Annette Amadin of 513 Woodworks embodies the versatility and enthusiasm of the maker movement. An engineer by trade, she developed her reputation and skillset for woodworking from the ground up—literally.
“When I purchased my home about six years ago, I wanted to try my hand at gardening and wanted to put in some simple raised beds in my backyard,” she says. “I couldn’t find anything that fit exactly with what I had in mind, so I figured I could buy a couple of basic tools and try to make what I wanted by myself. After that project, I realized that I really enjoyed woodworking and wanted to explore it in more depth.”
Back in 2020, just before the start of the pandemic, she decided to create an Instagram account as a way of connecting with other makers. She also reached out to the Cincinnati Woodworking Club and the Ohio Valley Woodturners Guild.
Classes at local hardware stores along with tutorials from YouTube and Instagram helped grow her interest and ability, not to mention her collection of tools. Eventually, she took classes at the Marc Adams School of Woodworking in Franklin, Indiana, to elevate her talent into a craft. She needs every technique and tool she can get her hands on, because she’s always finding a new ideas and challenges.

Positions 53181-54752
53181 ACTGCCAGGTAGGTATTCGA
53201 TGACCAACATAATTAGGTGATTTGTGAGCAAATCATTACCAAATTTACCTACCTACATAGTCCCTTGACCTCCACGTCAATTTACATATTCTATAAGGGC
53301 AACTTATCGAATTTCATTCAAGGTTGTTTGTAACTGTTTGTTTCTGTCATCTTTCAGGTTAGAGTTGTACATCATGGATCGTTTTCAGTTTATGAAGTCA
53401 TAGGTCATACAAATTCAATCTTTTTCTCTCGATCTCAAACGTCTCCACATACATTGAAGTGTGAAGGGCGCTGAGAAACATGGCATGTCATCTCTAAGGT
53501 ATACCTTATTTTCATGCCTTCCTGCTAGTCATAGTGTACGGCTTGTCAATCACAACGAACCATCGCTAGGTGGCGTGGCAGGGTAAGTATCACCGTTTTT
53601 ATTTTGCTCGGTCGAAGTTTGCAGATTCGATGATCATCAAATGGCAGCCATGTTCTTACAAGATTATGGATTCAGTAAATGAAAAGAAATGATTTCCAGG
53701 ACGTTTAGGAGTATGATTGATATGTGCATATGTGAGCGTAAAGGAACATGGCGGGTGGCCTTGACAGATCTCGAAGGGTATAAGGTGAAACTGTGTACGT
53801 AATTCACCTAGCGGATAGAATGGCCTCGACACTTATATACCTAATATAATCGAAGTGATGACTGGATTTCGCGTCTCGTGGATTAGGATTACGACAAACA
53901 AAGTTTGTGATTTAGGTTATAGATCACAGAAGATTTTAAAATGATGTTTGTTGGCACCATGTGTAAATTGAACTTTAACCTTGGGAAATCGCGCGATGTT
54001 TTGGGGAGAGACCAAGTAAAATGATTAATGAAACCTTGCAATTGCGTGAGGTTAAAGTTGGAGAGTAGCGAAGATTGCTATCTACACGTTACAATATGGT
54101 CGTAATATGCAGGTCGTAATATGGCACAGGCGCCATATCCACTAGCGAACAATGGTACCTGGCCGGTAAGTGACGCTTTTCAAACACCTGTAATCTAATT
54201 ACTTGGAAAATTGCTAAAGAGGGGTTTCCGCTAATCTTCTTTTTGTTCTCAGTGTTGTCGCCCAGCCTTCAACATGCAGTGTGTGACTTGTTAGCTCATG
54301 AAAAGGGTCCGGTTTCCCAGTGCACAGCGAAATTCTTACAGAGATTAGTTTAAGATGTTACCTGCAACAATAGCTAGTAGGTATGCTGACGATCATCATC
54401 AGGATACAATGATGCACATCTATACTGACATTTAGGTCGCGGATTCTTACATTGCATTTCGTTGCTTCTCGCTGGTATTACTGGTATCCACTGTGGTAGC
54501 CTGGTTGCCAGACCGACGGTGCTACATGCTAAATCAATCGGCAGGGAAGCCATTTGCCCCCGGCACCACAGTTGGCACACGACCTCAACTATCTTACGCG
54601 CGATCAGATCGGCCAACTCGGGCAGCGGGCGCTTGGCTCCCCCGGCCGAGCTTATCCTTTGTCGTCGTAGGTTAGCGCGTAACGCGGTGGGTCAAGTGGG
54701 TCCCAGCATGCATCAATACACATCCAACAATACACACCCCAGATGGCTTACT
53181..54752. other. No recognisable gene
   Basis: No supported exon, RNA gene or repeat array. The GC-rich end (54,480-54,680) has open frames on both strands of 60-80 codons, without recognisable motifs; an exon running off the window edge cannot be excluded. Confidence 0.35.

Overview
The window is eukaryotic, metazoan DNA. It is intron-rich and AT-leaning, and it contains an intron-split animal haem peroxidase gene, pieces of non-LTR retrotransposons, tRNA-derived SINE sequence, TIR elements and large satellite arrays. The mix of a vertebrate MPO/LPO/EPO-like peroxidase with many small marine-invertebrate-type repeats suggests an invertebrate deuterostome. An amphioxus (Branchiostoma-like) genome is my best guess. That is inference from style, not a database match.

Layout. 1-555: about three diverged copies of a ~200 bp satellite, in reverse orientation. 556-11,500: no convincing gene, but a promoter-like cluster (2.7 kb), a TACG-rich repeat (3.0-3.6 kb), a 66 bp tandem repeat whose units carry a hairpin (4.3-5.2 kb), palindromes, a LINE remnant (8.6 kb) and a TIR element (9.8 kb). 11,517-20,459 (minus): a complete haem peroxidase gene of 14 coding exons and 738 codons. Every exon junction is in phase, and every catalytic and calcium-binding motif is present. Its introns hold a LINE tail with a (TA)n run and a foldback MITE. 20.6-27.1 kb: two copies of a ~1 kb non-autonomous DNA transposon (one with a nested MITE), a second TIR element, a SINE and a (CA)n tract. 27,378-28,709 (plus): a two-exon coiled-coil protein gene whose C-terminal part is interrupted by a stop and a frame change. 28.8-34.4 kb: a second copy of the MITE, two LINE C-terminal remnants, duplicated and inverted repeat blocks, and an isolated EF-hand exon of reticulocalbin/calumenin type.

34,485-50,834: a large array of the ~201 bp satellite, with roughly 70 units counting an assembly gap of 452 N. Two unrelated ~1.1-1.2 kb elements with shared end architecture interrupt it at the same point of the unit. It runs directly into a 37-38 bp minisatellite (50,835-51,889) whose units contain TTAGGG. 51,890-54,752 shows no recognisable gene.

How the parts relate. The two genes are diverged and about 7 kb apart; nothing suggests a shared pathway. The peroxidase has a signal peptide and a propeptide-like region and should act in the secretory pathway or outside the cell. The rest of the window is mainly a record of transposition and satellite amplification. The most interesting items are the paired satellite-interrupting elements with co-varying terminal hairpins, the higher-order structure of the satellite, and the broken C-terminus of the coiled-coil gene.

This month, she teams up with frozen pizza maker Hearth & Fire for a social media contest in which a lucky winner will receive a custom kit, including Amadin’s handmade, one-of-a-kind walnut and maple pizza paddle. The contest runs the week of Sept. 12 on Instagram.
“The agency representing Hearth & Fire knew of me through my Instagram account,” say Amadin, who has more than 31,000 followers. “I was drawn to the idea of a brand that is highlighting the work of artisans. I’ve also never made a pizza paddle before, and I jumped at the opportunity to give it a try.”
When the contest is over, Amadin’s Instagram account will remain a hub for woodworks, artisans, and the creatively curious to get their fix. She often juggles multiple projects at once and she isn’t afraid to share her less-than-successful projects along with her best work. It’s all part of the process, and there’s always another project in the works.
“I really do not have a niche,” she explains. “I often refer to myself as a ‘Jill-of-all-trades.’ I enjoy dabbling in different areas and am motivated by learning new skills, so I try not to limit myself. I flow across areas and follow my interests where they take me, learning the skills and acquiring the tools I need as I go.”
Amadin’s advice to craft enthusiasts? She encourages them to try their hands at what interests them, whatever it may be.
“I think everyone should participate in craft in some way, as a hobby, as a side hustle, or as a profession,” Amadin says. “The benefits—creativity, self-expression, organization, satisfaction, etc.—are immense. Don’t hesitate to explore your interest.”